countries foreign entrants are most likely to come

2. decide which foreign markets to enter first

3. choose the best country location for different value chain activities

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in certain countries, firms in some industries can reap major manufacturing cost advantages because of lower input costs (especially labor), relaxed government regu- lations, the proximity of suppliers and technologically related industries, or unique natural resources. In such cases, the low-cost countries become principal production sites, with most of the output being exported to markets in other parts of the world. Companies that build production facilities in low-cost countries (or that source their products from contract manufacturers in these countries) gain a competitive advan- tage over rivals with plants in countries where costs are higher. The competitive role of low manufacturing costs is most evident in low-wage countries like China, India, Pakistan, Cambodia, Vietnam, Mexico, Brazil, Guatemala, the Philippines, and sev- eral countries in Africa and eastern Europe that have become production havens for manufactured goods with high labor content (especially textiles and apparel). Hourly compensation for manufacturing workers in 2016 averaged about $3.27 in India, $2.06 in the Philippines, $3.60 in China, $3.91 in Mexico, $9.82 in Taiwan, $8.60 in Hungary, $7.98 in Brazil, $10.96 in Portugal, $22.98 in South Korea, $23.67 in New Zealand, $26.46 in Japan, $30.08 in Canada, $39.03 in the United States, $43.18 in Germany, and $60.36 in Switzerland.5 China emerged as the manufacturing capital of the world in large part because of its low wages—virtually all of the world’s major manufacturing companies now have facilities in China.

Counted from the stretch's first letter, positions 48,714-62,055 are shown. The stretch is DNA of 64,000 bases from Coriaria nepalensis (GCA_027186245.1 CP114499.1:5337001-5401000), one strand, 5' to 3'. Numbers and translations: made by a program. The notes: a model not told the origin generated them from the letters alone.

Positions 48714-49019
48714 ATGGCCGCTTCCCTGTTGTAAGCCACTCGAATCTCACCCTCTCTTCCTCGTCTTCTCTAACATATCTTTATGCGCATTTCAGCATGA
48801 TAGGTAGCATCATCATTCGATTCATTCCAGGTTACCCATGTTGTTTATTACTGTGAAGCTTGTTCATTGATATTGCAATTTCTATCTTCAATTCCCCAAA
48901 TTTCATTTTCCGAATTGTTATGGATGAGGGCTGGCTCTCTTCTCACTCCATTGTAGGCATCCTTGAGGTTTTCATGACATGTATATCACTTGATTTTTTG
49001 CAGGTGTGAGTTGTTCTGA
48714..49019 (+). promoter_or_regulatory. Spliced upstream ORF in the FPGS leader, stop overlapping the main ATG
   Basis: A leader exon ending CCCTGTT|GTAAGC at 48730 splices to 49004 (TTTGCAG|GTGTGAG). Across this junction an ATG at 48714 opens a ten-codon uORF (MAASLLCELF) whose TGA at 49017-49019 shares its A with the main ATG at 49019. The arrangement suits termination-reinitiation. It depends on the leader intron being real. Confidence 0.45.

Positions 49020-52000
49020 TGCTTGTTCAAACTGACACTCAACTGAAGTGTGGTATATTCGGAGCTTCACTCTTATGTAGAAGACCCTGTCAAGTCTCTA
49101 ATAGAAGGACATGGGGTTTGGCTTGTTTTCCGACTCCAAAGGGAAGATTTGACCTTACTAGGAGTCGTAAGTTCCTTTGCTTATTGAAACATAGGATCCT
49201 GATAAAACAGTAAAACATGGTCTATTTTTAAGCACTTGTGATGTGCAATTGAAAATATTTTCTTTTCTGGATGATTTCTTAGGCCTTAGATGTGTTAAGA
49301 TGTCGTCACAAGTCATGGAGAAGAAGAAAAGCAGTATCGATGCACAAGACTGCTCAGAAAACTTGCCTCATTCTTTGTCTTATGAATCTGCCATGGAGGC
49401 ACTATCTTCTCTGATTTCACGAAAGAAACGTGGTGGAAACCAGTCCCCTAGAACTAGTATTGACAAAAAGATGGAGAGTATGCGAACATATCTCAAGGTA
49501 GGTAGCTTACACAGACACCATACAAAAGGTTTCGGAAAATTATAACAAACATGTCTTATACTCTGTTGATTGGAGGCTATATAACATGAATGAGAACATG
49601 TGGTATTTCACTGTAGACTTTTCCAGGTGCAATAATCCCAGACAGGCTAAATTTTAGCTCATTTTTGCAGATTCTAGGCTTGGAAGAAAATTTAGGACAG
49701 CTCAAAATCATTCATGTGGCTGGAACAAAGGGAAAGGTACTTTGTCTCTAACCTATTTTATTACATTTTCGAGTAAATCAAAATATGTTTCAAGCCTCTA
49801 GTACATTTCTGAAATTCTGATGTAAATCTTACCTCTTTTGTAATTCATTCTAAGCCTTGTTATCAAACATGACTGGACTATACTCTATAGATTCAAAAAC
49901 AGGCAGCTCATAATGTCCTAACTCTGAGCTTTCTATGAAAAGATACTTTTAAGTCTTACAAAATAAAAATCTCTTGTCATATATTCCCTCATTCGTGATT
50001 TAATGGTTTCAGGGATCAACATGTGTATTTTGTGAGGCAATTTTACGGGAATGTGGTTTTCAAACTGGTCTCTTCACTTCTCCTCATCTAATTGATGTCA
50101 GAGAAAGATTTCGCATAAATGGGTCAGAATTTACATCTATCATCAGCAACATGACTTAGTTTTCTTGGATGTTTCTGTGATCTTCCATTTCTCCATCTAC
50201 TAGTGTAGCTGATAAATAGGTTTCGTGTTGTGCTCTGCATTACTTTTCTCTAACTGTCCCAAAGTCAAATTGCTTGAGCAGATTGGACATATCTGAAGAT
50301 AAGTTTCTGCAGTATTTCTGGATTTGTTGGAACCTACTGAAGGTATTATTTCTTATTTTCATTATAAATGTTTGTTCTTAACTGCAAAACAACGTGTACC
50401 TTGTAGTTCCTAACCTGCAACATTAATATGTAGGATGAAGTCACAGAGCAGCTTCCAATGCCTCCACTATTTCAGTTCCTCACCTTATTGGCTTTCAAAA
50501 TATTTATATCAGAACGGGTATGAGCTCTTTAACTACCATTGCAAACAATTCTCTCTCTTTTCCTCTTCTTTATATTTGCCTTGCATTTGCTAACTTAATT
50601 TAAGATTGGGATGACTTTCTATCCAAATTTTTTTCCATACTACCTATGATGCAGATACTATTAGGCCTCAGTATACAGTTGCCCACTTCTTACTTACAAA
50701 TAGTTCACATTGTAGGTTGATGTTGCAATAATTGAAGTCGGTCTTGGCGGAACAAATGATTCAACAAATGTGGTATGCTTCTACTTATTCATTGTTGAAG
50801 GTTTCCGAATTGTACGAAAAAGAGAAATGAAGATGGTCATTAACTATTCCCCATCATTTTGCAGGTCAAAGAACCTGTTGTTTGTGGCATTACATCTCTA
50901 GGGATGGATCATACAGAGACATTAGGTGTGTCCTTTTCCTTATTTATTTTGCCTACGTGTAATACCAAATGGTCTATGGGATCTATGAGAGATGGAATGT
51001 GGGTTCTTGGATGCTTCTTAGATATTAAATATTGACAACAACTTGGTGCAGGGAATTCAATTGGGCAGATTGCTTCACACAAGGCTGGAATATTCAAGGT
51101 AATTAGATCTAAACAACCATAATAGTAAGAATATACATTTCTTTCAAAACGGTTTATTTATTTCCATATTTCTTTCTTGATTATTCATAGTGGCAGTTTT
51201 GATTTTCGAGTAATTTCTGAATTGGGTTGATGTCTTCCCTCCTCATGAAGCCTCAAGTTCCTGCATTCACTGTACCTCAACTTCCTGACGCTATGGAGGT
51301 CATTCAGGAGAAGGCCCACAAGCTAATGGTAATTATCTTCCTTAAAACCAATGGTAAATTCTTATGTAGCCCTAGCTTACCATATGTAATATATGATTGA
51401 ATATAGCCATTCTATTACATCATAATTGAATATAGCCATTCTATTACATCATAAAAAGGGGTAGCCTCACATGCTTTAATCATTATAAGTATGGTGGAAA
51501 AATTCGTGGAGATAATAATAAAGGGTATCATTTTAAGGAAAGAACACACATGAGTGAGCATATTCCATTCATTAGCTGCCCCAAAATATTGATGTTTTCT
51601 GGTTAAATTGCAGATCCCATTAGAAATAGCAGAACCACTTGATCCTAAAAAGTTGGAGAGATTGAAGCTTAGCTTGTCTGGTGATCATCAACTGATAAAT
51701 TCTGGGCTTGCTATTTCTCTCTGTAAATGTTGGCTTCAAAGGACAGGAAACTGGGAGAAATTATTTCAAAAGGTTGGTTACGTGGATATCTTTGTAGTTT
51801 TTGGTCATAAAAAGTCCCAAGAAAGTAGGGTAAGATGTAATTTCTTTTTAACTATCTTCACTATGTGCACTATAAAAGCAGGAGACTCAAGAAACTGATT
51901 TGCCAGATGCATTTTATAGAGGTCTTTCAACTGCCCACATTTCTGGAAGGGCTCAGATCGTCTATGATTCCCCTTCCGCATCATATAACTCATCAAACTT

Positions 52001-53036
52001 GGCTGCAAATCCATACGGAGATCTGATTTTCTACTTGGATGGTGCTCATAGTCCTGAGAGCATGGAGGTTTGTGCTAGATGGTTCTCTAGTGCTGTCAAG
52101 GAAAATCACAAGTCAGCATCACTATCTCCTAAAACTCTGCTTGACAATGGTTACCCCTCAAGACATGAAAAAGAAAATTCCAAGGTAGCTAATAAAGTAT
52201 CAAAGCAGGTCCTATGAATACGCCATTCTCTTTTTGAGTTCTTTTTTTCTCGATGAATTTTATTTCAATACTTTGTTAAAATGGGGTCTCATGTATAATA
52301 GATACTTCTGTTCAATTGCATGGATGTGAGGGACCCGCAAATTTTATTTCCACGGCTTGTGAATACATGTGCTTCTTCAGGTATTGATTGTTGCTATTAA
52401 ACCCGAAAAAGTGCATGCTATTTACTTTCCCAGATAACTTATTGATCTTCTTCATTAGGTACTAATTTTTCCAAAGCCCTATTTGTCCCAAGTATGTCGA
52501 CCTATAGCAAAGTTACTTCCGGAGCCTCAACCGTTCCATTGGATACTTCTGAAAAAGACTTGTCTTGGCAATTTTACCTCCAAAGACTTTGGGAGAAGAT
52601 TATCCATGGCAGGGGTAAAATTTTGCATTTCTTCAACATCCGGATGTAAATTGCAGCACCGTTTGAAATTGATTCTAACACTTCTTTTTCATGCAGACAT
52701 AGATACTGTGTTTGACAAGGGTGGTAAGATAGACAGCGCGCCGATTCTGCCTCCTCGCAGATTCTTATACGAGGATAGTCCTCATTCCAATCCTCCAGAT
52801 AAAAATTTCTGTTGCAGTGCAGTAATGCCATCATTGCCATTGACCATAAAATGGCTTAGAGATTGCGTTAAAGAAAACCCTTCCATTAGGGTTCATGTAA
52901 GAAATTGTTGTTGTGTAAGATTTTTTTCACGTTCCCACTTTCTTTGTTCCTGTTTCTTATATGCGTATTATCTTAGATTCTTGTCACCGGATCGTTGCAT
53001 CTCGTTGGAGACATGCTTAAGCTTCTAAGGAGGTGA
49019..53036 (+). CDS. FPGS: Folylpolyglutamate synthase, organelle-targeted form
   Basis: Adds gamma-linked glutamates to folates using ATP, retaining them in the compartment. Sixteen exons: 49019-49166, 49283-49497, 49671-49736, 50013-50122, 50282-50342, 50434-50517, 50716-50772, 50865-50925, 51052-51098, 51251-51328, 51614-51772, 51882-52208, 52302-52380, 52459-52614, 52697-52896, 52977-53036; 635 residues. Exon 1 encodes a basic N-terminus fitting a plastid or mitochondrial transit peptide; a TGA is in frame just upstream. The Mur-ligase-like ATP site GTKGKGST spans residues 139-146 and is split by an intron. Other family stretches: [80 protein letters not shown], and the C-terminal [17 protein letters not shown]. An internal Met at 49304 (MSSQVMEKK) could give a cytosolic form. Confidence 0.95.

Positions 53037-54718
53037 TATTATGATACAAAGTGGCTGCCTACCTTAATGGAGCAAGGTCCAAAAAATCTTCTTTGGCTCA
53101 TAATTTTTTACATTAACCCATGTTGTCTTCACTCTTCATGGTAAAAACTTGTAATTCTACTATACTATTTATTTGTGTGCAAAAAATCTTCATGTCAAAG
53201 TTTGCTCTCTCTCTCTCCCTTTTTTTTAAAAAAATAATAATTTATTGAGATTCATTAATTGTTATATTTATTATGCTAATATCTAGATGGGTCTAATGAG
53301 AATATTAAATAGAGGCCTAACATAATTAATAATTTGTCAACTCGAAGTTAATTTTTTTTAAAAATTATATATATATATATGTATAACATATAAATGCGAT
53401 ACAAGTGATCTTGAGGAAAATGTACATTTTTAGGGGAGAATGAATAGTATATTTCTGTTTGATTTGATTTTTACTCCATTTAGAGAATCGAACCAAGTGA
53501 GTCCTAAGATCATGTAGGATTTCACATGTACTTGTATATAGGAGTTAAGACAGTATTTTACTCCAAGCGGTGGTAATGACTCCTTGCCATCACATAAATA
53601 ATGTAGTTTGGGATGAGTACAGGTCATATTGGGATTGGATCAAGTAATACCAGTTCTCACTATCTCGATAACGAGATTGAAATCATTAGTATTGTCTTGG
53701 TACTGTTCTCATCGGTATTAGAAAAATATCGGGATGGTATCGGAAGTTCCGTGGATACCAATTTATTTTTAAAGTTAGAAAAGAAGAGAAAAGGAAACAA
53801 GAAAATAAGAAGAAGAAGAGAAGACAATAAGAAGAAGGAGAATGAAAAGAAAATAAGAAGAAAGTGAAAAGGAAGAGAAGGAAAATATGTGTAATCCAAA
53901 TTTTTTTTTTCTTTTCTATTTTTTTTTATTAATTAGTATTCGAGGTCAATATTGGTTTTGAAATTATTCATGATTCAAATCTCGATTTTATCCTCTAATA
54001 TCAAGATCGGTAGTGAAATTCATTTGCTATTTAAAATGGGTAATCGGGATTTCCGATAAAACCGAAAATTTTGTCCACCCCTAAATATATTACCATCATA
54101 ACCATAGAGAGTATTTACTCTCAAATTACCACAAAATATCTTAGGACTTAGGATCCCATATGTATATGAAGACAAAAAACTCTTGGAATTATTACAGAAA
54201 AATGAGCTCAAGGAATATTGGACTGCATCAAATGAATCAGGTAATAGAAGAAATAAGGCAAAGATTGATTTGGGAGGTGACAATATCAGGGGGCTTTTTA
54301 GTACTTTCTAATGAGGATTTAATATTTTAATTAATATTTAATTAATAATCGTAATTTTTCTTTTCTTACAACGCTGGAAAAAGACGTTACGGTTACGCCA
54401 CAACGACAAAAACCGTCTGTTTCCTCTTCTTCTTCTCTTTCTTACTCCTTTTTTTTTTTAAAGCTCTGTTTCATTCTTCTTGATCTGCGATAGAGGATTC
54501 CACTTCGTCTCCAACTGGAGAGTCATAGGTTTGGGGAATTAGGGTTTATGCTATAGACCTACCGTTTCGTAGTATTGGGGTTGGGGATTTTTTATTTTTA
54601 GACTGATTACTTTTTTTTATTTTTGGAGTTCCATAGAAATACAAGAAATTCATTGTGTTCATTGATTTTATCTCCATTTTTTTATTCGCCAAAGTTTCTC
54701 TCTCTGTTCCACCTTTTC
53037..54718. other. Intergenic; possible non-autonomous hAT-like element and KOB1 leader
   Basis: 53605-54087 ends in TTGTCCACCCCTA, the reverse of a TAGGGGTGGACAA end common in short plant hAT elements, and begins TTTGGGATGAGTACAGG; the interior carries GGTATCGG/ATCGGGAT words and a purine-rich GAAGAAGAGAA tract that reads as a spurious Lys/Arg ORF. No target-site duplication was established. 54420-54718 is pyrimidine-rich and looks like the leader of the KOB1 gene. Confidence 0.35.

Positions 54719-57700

For other types of value chain activities, input quality or availability are more important considerations. Tiffany & Co. entered the mining industry in Canada to access diamonds that could be certified as “conflict free” and not associated with either the funding of African wars or unethical mining conditions. Many U.S. com- panies locate call centers in countries such as India and Ireland, where English is spoken and the workforce is well educated. Other companies locate R&D activities in countries where there are prestigious research institutions and well-trained scientists and engineers. Likewise, concerns about short delivery times and low shipping costs make some countries better locations than others for establishing distribution centers.